Where there is no law, but every man does what is right in his own eyes, there is the least of real liberty
Henry M. Robert

Three years on: burned by Ilovaisk

“Of course, part of blame lies with the aggressor, but the main cause of our casualties and the loss of strategic initiative was the Ukrainian command’s delayed response,” a war veteran says
30 August, 2017 - 16:27

Throughout the night of August 28-29, St. Michael’s Golden-Domed Monastery was open to visitors. The reason for it was sad and extremely important as well as thought-provoking. Outside the monastery’s cathedral, a memorial lane of the Ilovaisk pocket was unveiled, featuring personal belongings of Ukrainian soldiers, icons, photos, broken mobile phones, helmets, shells and other items, memorabilia of those tragic events that happened three years ago. At noon on August 29, a memorial service for the deceased Ukrainian soldiers who had not come back from that hell was held at the same location. Unfortunately, the hell of Ilovaisk was just a link in the whole chain of tragedies, ranging from the shootdown of an Il-76 near Luhansk and the attack on the Ukrainian Armed Forces from the territory of the Russian Federation near Zelenopillia to the battles for the Donetsk Airport and Debaltseve. It is noteworthy that on almost every such occasion, these events forced Ukrainian authorities to sit down at the negotiating table with the Russian side and its hired thugs.

On June 14, an Il-76 was shot down near Luhansk with 49 Ukrainian soldiers and crew members onboard. On June 27, Leonid Kuchma, joined by Viktor Medvedchuk and Nestor Shufrych and in the presence of representatives of the OSCE, sat down at the negotiating table with the thugs. The Zelenopillia attack happened on July 11. On July 17, the Russians’ rampage in the Donbas took them a step too far as they shot down a Boeing 777 near Donetsk, killing all 298 people onboard.

Following that incident, the Kremlin froze for a month, since it was clear now that the bloody waves of the war in eastern Ukraine had spilled beyond its borders. The cloud of an international scandal gathered over the Kremlin. This allowed the Ukrainian military to feel more confident, which led to effective encirclement of the occupied cities of Donetsk and Luhansk. While Donetsk was difficult to take because of its size, the relatively compact Luhansk was quite accessible and already almost emptied from the inside. It became apparent that Russian mercenaries would not last for long without sufficient support. However, the tragic incidents near Zelenopillia and in other sections of the front proved that the Russians would not shrink from firing from their territory at least, realizing that no return fire would come. Therefore, the encirclement of the occupied cities was taking place, but without reaching the border at that stage.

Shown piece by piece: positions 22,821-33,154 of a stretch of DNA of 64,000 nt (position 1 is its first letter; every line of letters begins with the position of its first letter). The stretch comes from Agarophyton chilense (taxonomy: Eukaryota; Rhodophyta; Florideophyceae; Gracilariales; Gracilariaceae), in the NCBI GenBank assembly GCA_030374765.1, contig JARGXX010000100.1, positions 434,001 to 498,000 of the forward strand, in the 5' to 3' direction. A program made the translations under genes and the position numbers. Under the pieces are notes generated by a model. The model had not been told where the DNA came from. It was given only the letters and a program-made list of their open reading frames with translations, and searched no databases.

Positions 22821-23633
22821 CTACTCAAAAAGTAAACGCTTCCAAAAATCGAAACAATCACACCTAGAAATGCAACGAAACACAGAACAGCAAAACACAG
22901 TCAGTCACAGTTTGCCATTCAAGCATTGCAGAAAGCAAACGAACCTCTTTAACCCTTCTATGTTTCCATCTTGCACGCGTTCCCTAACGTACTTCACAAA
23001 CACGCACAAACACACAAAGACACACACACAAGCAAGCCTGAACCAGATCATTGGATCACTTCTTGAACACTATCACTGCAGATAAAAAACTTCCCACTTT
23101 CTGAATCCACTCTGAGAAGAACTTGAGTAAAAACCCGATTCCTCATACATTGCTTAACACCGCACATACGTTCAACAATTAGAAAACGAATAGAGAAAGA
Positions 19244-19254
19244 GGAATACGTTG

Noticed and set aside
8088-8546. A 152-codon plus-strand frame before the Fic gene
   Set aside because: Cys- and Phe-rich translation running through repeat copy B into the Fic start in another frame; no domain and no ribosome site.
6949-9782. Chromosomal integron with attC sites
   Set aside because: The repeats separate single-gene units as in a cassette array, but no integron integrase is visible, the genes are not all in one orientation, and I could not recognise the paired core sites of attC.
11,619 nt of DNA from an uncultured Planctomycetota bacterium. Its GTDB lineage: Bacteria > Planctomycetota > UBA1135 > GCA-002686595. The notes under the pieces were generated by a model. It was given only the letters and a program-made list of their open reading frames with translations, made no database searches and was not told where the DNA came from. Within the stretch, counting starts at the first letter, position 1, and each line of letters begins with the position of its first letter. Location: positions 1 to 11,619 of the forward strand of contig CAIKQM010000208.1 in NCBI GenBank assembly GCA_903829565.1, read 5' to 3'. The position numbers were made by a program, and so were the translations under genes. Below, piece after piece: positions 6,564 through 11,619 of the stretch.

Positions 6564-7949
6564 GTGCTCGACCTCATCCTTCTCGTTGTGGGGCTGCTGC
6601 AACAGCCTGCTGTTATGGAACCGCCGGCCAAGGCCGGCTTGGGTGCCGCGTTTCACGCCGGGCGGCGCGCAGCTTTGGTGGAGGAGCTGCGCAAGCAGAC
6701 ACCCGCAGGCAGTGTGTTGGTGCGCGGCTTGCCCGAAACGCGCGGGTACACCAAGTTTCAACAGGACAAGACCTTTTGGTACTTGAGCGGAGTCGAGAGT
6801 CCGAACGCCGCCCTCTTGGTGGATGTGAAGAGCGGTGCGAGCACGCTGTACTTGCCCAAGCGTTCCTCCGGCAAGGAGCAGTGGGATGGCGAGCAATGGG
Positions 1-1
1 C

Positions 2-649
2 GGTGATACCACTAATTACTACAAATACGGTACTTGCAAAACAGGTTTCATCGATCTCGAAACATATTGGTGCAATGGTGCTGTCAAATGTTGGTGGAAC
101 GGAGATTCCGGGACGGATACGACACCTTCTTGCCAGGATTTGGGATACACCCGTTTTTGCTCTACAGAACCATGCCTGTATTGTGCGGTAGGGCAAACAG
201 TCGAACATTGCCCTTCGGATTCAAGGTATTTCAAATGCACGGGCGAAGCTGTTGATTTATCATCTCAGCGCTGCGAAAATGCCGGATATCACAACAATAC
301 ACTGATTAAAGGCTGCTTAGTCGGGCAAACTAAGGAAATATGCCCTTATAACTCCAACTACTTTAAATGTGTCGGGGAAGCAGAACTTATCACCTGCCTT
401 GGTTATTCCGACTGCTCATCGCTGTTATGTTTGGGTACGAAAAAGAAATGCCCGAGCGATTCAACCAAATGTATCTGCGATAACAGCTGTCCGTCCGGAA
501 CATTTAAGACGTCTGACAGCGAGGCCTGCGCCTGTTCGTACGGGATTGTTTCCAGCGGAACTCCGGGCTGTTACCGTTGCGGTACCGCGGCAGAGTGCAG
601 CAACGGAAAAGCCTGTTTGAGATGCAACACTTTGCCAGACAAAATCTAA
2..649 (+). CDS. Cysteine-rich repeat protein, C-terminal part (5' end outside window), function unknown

On August 6, 2014, the battle of Ilovaisk began, which lasted almost a month. The Kryvbas Battalion set up four checkpoints around Ilovaisk and provided for their reliable defense, which created the preconditions for the storming of the city. Ilovaisk is one of the key cities in the occupied territory, in particular since it is a railway hub. Its capture would have meant the almost total cut-off of Donetsk from supplies, including heavy weapons and manpower flowing there from Russia. However, was the possibility of additional forces from the Russian Federation becoming involved taken into account  enough, given the previous experience near, say, Zelenopillia? Did not the high command overestimate the army’s strength by scattering its units along the line of contact and sending them to encircle several cities at once?

Another important factor was the level of communication between regular troops and volunteer battalions, as well as the corresponding discipline issues regarding both execution of orders and the tendency of the latter to make independent decisions. It is no secret that the liberation of small towns was a quite efficient and, for some, even alluring process. Unfortunately, given the experience of liberating larger cities, one can conclude that the enemy was not so much driven out from them but rather left these cities at the moment of its own choosing. For example, this was the case with Sloviansk, where fighting lasted for several months, but Ukrainian troops descended on the city from Mount Karachun only after Igor Girkin moved to Donetsk.

On August 24, Independence Day, almost at the same time when our troops paraded down Khreshchatyk Street, Russia sent a major military force into the Donbas in several directions, including Ilovaisk and Luhansk. The apotheosis of Russian aggression in these events came with the so-called “safe passage corridor” which the Russian side promised to Ukrainian troops to give them a chance to retreat. However, when our soldiers entered that “corridor,” the aggressor began firing on them, effectively picking them one by one. An interesting detail: on August 29, Vladimir Putin appealed to the pro-Russian militants to open that very “corridor,” showing himself a “peacemaker” of sorts.

By Valentyn TORBA, photos by Artem SLIPACHUK, The Day
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